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"Trash Talk" at Rotary — Why Your Garbage Rates Jumped

Mark Figone, president of the company that picks up El Cerrito's garbage and green waste, East Bay Sanitary, told the Rotary Club Thursday why residents are seeing a significant hike in rates.

Ironically, the city's success in reducing garbage and promoting recycling is a chief reason for the significant hike in garbage rates for El Cerrito residents, the head of the garbage-collection company, , told the Thursday.

Mark Figone, president of East Bay Sanitary, said the decrease in landfill garbage caused by the city's recycling program meant that a large number of households have switched to smaller garbage cans, for which they pay a lower rate, which in turn reduces the company's income.

But the company's expenses are not reduced by a commensurate amount because the firm still has to operate the same number of trucks and weekly routes, he said. So East Bay Sanitary had to raise rates to cover the cost, he told the two dozen guests at the Rotary weekly luncheon at the .

In December, the El Cerrito City Council, which contracts with East Bay Sanitary, of 12 percent for most residents. The newly approved rate for a typical household, which uses a 35-gallon garbage cart, increased by $4.06 to $38.10 per month.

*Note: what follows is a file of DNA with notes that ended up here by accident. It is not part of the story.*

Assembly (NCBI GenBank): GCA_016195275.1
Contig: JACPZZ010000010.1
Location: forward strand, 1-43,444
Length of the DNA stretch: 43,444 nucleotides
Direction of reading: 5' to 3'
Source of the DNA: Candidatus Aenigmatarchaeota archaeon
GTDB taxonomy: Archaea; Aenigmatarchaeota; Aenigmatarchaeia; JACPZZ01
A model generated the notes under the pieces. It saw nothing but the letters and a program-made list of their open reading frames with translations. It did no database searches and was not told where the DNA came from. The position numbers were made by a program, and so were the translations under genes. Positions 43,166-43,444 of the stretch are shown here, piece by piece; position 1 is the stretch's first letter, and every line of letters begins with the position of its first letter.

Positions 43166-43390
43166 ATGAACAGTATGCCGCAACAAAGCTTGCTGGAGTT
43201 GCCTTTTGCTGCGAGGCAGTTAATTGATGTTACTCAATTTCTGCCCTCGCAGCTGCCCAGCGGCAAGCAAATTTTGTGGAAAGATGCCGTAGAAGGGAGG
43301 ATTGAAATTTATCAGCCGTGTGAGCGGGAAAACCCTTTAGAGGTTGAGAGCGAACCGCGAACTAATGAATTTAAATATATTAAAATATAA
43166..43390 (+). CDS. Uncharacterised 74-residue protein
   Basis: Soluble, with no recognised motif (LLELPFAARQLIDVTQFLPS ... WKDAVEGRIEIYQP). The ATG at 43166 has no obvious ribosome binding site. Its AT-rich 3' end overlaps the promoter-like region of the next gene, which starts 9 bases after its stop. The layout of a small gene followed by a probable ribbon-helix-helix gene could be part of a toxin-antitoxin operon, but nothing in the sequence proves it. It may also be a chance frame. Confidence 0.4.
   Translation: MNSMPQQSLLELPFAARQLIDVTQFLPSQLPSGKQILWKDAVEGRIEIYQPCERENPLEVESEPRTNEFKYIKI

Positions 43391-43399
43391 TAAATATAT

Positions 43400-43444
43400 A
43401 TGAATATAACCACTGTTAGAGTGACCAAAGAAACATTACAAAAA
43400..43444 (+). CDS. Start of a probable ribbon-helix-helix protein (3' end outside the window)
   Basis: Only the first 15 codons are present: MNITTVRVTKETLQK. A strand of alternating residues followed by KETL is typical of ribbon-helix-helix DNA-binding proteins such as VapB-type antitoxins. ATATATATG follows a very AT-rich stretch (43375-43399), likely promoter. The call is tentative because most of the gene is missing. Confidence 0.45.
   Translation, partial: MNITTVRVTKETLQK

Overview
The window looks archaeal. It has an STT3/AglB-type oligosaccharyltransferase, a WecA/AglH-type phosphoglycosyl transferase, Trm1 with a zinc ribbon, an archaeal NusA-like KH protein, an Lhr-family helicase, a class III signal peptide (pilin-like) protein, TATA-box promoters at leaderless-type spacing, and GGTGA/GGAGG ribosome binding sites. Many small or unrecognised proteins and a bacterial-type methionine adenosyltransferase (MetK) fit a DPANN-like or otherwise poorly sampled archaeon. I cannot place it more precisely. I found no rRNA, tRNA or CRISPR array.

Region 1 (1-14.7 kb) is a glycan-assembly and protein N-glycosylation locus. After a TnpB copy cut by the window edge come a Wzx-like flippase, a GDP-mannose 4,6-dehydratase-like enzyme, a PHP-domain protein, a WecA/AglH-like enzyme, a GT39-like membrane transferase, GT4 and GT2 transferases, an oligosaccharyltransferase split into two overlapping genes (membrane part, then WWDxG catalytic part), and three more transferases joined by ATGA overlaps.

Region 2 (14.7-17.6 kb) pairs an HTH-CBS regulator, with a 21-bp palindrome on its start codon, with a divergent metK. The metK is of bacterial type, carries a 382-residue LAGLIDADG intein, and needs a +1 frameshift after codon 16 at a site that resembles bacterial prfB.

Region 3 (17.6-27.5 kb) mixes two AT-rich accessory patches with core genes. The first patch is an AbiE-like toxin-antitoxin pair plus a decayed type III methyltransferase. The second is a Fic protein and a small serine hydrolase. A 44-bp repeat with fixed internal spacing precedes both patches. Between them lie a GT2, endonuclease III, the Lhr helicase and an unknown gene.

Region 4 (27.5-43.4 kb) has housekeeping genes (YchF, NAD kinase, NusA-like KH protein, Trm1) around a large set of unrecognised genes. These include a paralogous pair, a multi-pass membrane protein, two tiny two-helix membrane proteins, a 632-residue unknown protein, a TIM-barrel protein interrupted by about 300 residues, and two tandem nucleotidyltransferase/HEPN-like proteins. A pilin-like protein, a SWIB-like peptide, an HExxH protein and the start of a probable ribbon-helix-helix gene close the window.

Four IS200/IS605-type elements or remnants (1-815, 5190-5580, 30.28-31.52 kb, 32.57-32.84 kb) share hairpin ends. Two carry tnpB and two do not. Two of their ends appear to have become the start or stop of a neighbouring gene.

Figone said the rate hike prompted "a substantial amount of phone calls."

East Bay Sanitary picks up garbage and green waste, while the city picks up recycling, but the fees for all three are included in the East Bay Sanitary bill through a contract with the city.

"People are obviously more and more concerned about recycling," Figone said. "We've had a huge migration (from larger garbage carts to smaller) in the past 18 months."

A staff report to the City Council in December noted a decrease in the size of garbage cans used by residents: "From 2005 to 2010, the number of 64 gallon subscribers decreased by 28%, the number of 35 gallon subscribers decreased 6 percent, and the number of 20 gallon subscribers increased by 33 percent."

Other contributing reasons for the rate hikes include the switch to weekly pick-up for green waste, which began this month after the former biweekly schedule, and the regular annual cost-of-living increase, Figone said.

He said the company plans to further reduce costs by reducing the rate differential between larger and smaller cans, possibly by the beginning of next year.

"Hopefully we're able to roll out the new rate in El Cerrito by Jan. 1 next year," he said.

Perhaps anticipating questions over whether reducing the cost incentive to use smaller garbage cans would impact recycling, he added that East Bay Sanitary "still wants to encourage recycling."

grumpster February 18, 2011 at 11:02 PM
Somehow every other city in our area (which all have curbside recycling just like El Cerrito) have managed to keep their trash rates FAR below El Cerrito's. Here are the numbers for a 35 gallon can: El Cerrito $38.10 Richmond $28.46 Albany $24.77 Berkeley $27.56 What is different in El Cerrito? One thing is that our trash rates include very large fees to cover the cost of building the new recycling Taj Majal; another is that our fine, honest, and well-managed city has elected to repeatedly renew its contract with a small, inefficient trash company, instead of seeking competitive bids from others that could do the job at a lower cost.
Renate Valencia February 19, 2011 at 01:57 AM